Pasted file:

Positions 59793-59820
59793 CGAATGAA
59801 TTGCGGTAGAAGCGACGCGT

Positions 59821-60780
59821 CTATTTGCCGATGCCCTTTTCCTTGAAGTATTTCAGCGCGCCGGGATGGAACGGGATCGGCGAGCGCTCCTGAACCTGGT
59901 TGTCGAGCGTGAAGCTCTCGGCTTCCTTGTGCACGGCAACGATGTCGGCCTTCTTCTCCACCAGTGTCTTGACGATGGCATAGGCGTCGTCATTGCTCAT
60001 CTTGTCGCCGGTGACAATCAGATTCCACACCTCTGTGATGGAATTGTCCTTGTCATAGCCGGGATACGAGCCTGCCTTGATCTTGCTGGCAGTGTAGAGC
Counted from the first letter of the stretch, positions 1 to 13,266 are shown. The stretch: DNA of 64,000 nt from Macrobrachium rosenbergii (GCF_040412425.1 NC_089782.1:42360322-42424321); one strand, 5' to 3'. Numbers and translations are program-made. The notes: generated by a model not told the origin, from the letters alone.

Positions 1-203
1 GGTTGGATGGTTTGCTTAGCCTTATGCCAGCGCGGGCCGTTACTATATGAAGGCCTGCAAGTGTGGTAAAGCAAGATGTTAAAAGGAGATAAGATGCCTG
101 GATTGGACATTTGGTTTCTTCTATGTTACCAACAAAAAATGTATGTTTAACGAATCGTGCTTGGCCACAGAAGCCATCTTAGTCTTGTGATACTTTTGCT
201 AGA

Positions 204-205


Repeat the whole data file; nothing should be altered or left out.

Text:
Positions 59793-59820
59793 CGAATGAA
59801 TTGCGGTAGAAGCGACGCGT

Positions 59821-60780
59821 CTATTTGCCGATGCCCTTTTCCTTGAAGTATTTCAGCGCGCCGGGATGGAACGGGATCGGCGAGCGCTCCTGAACCTGGT
59901 TGTCGAGCGTGAAGCTCTCGGCTTCCTTGTGCACGGCAACGATGTCGGCCTTCTTCTCCACCAGTGTCTTGACGATGGCATAGGCGTCGTCATTGCTCAT
60001 CTTGTCGCCGGTGACAATCAGATTCCACACCTCTGTGATGGAATTGTCCTTGTCATAGCCGGGATACGAGCCTGCCTTGATCTTGCTGGCAGTGTAGAGC
Counted from the first letter of the stretch, positions 1 to 13,266 are shown. The stretch: DNA of 64,000 nt from Macrobrachium rosenbergii (GCF_040412425.1 NC_089782.1:42360322-42424321); one strand, 5' to 3'. Numbers and translations are program-made. The notes: generated by a model not told the origin, from the letters alone.

Positions 1-203
1 GGTTGGATGGTTTGCTTAGCCTTATGCCAGCGCGGGCCGTTACTATATGAAGGCCTGCAAGTGTGGTAAAGCAAGATGTTAAAAGGAGATAAGATGCCTG
101 GATTGGACATTTGGTTTCTTCTATGTTACCAACAAAAAATGTATGTTTAACGAATCGTGCTTGGCCACAGAAGCCATCTTAGTCTTGTGATACTTTTGCT
201 AGA

Positions 204-205